This year, 2019, was an “outstanding year” for Israel’s tech industry, with the number of exits — mergers and acquisitions or initial public offerings of shares — totaling $9.9 billion, a 102% jump compared to 2018, when the figure was $4.9 billion, according to a new report by consultants PwC Israel.
The figures do not include follow-on transactions — when companies that already had an exit have a second sale. Taking into account follow-on transactions, the total amount of deals (IPOs and M&As) for 2019 jumps to close to $23 billion, from $13.5 billion in 2018, the data shows.
Summing up the data from the past decade, the report said, there were 587 exit deals, for a total value of over $70 billion. When taking into account follow-on transactions — like Mobileye, Orbotech and others which had an initial public offering of shares and later were acquired, the last decade provided “a whopping $107.8 billion in deals,” PwC said in a statement.
The most prominent sectors for exits during the decade were semiconductor firms, computing, software startups and life science companies, accounting for 30.5%, 28.5% and 16.7% of deals, respectively.
The exit of the decade was Intel Corp.’s acquisition of Mobileye, a maker of self-driving technologies in 2017 for a whopping $15.3 billion.
Nvidia’s proposed acquisition of Mellanox Technologies Ltd. (the deal is still awaiting regulatory approvals) earlier this year made it the biggest deal for 2019, and the second biggest tech deal in Israel on record, after Mobileye. That, plus Habana Labs, acquired by Intel Corp. for $2 billion and Click, acquired by Salesforce for $1.35 billion, were the three biggest deals of 2019.
Looking back on the last decade, 2019 was the third best year in total deal value (after 2014 and 2015) and the best year in total number of deals, 80. In 2014, a record year for Israeli technology, the value of exit deals totaled some $14.9 billion, in 70 deals, and in 2015 this figure was $10.7 billion, also in 70 deals, according to the data. In 2010, the total amount of exits was valued at $1.1 billion.
The average deal size in 2019 was around $124 million in 2019, 51% higher than the average deal size in 2018, excluding follow-on deals in both years, the report said. The share of large deals remained high in 2019; the total number of deals bigger than $100 million was 24, or 30% of all deals, compared to 17 deals, or 28% of all deals, in 2018.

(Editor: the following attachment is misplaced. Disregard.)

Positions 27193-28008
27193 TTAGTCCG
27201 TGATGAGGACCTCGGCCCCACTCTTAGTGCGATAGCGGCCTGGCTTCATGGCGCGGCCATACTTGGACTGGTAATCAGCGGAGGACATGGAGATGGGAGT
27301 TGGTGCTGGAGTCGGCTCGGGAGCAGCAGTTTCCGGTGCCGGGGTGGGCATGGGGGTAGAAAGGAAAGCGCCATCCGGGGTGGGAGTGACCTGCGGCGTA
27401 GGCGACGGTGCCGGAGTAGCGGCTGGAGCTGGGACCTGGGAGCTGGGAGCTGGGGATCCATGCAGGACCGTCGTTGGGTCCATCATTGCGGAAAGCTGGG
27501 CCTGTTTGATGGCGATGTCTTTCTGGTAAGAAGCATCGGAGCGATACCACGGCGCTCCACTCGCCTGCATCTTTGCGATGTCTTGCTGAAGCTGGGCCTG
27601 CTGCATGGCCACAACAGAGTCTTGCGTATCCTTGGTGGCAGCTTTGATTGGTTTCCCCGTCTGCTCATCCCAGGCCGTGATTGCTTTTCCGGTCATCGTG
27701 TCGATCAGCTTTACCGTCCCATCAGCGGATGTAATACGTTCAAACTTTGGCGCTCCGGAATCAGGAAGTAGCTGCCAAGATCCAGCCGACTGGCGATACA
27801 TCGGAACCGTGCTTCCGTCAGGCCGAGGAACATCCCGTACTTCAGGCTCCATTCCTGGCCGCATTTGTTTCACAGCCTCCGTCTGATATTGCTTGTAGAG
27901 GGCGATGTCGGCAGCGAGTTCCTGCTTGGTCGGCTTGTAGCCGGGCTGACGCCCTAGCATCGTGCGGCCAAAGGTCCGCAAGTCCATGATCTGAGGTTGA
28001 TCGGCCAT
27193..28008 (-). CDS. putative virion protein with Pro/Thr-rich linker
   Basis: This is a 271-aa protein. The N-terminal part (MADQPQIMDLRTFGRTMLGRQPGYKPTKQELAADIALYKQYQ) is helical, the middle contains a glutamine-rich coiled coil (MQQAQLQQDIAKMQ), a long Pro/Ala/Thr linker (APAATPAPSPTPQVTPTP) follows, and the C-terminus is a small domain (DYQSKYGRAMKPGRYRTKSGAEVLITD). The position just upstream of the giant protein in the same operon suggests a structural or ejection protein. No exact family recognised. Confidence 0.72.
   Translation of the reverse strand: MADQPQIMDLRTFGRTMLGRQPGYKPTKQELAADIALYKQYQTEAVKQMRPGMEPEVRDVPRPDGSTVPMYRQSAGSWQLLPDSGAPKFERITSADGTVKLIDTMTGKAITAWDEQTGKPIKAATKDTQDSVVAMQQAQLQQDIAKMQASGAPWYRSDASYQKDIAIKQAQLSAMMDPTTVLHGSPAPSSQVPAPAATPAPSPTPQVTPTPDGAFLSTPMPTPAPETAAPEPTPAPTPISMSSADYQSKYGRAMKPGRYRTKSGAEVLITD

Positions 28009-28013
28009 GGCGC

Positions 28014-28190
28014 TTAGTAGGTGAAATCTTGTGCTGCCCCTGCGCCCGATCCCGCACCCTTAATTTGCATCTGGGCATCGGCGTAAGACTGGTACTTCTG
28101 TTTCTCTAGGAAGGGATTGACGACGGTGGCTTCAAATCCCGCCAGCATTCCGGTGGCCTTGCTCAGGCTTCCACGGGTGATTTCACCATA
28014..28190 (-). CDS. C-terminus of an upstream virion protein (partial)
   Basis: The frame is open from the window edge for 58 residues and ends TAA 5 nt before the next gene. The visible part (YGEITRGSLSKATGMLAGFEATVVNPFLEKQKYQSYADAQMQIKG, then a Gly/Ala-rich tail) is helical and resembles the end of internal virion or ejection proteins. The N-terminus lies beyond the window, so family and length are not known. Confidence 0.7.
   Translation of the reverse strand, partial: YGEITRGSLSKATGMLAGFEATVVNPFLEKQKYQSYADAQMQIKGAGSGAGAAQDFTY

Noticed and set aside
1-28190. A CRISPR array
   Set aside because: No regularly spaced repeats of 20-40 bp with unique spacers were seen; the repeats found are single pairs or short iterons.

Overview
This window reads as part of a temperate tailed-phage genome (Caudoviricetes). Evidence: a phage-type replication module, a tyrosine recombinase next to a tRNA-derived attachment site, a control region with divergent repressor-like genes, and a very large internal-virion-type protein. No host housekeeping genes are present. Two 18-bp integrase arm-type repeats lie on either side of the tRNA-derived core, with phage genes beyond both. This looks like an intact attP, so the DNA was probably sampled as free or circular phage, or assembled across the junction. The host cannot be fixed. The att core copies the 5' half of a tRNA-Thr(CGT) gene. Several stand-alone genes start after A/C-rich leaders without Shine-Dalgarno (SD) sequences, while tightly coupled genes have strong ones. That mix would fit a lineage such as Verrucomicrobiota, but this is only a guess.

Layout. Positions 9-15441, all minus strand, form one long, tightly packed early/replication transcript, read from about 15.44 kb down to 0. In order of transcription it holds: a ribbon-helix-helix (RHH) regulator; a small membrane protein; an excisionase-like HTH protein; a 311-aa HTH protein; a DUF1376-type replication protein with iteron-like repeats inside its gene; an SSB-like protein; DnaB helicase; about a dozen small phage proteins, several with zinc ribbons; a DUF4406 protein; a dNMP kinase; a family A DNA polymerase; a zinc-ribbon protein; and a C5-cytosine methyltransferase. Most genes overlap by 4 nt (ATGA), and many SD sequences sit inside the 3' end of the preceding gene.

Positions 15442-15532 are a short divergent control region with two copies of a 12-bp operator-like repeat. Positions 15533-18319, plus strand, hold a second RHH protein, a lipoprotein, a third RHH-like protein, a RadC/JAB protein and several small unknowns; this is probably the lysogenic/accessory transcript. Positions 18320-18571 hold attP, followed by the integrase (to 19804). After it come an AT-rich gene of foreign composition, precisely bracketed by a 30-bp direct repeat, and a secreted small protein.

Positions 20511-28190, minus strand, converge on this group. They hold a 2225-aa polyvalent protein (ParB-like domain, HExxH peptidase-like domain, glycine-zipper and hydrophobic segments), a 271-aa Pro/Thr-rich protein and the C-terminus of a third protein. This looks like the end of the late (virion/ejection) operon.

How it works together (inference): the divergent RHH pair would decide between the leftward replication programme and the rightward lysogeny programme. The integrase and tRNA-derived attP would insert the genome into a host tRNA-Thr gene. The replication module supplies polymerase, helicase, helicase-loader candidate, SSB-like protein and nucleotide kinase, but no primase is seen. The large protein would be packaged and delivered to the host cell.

In 2019, US investors accounted for almost 60% of the total number of deals, with 48 transactions, followed by European investors with 15% and Israeli investors with 14%. Asian firms accounted for 6% of the total, with Canada and Australia making up the remaining transactions.
“Household names, including giants like Google, Samsung, Amazon and Palo-Alto, continued to shop for hot opportunities in the Startup Nation” during 2019, said Yaron Weizenbluth, Hi-tech Partner at PwC Israel, commenting on the figures. “The big tech firms were joined by buyers from diverse verticals, such as McDonald’s, SolarWinds, Vimeo, Stryker and many others, which were also on the lookout for deep and complementary technologies.”
The computing and software sector continued to lead the exits in 2019, with total value of deals reaching $4.5 billion, an increase of 92% compared to 2018. Other sectors that showed “significant growth” were the internet sector, following the IPO of Fiverr International Ltd. in June, and the semiconductor sector, following the sale of Habana Labs to Intel Corp. earlier this month.
The Life Sciences sector was third in size for exits this year: total deal value of life science deals reached $1.69 billion in 2019, though this level was stagnant compared to 2018.
“As the year is drawing to a close, it is fair to say that 2019 was outstanding for Israeli tech in terms of both deal numbers and value. In many respects, 2019 was an impressive feat and, by any measure, a fitting conclusion to a very successful decade,” said Weizenbluth.
The IPO market also rebounded in 2019, “after several relatively dry years, with three exceptionally strong IPOs on Nasdaq,” he said.
The year was also marked by a strong presence of $1 billion deals.
“In recent years, we have become quite accustomed to having at least one 10-digit deal in the local market. And indeed, not less than five such deals were reported in 2019.” Not all of these firms were included in this latest data, as some of the companies had already been acquired or went public in the past, and follow-on transactions, or secondary exits, are not included in the figures.
“As we enter a new decade, it does not feel like the boom is about to end,” said Weizenbluth. “The 2020s are starting with a more supportive ecosystem for entrepreneurs that is stronger than ever. Add to that the evolution of Israeli entrepreneurs into players who are well versed in the global game and are confident in their ability to run long distances.”